Microsoft Access Database: The Pros With Less Cons When Using Microsoft Access As Your Database

I remember trying to piece together a database using Microsoft Access finding that it just wouldn’t provide the functionality and usability I was looking for, getting very frustrated with it and that I just wanted to buy a piece of ready-made software and start running reports.

The problem for me at that time (and we are talking about 1993) was buying software that really met my objectives and being cost effective at the same time; which really didn’t exist. Even today, it’s still expensive and there is no ‘out of the box’ software solution that will provide and fulfill your full objectives.

Since Access is part of the Microsoft Office (Professional) suite then you already have invested in the software before you start. Now you need to assess the product functionality and scope for your requirements and Microsoft Access should satisfy most if not all requirements.

The advantages (pros) of Microsoft Access are:

A return on your investment – this being the most cost effective solution that you or some knowledgeable person can control.

Quick development time – since the objects and components are ready made with various wizards and templates, you are up and running in quick time.

Integration with other Office applications – Access works with all Microsoft software and is particularly happy with Excel and Pivot tables at a click of a button (or two).

Easy to deploy – sharing an Access database over the network (LAN) is straightforward and there are several approaches to this methodology.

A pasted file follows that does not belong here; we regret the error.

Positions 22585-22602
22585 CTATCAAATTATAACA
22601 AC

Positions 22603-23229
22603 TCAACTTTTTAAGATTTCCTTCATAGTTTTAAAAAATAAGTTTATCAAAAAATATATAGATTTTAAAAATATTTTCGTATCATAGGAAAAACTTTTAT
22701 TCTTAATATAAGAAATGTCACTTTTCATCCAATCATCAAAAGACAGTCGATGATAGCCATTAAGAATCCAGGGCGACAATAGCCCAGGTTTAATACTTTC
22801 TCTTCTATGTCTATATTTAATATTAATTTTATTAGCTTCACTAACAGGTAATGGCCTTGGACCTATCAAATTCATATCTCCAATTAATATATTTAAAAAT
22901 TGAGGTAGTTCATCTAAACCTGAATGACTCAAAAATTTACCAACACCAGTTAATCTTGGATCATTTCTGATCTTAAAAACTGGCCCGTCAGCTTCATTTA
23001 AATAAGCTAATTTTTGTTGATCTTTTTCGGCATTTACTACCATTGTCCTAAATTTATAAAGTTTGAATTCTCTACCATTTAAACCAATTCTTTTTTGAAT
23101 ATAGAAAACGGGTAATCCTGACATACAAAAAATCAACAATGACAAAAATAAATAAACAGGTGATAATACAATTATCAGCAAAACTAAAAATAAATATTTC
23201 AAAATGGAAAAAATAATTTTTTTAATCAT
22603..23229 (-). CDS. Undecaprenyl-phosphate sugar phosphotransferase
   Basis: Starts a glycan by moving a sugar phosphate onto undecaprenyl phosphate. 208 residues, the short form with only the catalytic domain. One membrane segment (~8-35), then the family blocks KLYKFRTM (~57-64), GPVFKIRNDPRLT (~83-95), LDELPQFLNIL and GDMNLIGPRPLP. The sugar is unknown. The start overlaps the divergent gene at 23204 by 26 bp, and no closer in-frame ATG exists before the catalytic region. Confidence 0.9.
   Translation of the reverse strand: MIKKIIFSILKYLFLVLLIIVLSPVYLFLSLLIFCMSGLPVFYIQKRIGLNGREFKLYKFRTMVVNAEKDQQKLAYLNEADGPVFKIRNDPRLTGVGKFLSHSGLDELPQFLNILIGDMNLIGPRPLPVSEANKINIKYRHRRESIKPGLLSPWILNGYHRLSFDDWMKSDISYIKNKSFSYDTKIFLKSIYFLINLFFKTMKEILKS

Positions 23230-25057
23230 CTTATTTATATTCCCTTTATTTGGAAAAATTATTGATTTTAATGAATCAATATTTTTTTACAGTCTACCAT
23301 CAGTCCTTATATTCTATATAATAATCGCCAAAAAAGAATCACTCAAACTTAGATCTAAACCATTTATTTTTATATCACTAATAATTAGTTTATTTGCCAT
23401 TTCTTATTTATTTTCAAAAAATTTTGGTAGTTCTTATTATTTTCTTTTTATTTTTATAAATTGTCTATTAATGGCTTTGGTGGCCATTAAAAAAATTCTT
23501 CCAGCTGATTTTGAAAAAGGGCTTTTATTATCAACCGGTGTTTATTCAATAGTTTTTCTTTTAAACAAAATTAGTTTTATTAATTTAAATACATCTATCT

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Connecting with other databases – using Microsoft Access as the front-end, you can use alternative and more scalable back-end database applications namely Microsoft SQL Server.

Great and easy reporting – Microsoft Access has a built-in reporting tool that not many other database applications can claim as a standard feature.

VBA programming – is available for the more professional and polished database system that can be considered a little more exclusive if using a third-party vendor.

I’m not going to spoil the party and talk about the cons here though they’re always some when working with an Access database. But if you are looking for better security (for sensitive processes) or want better back-ups, roll-backs and a large audience of (20 plus) concurrent users, then some further research is required as Microsoft Access will not always be the perfect tool.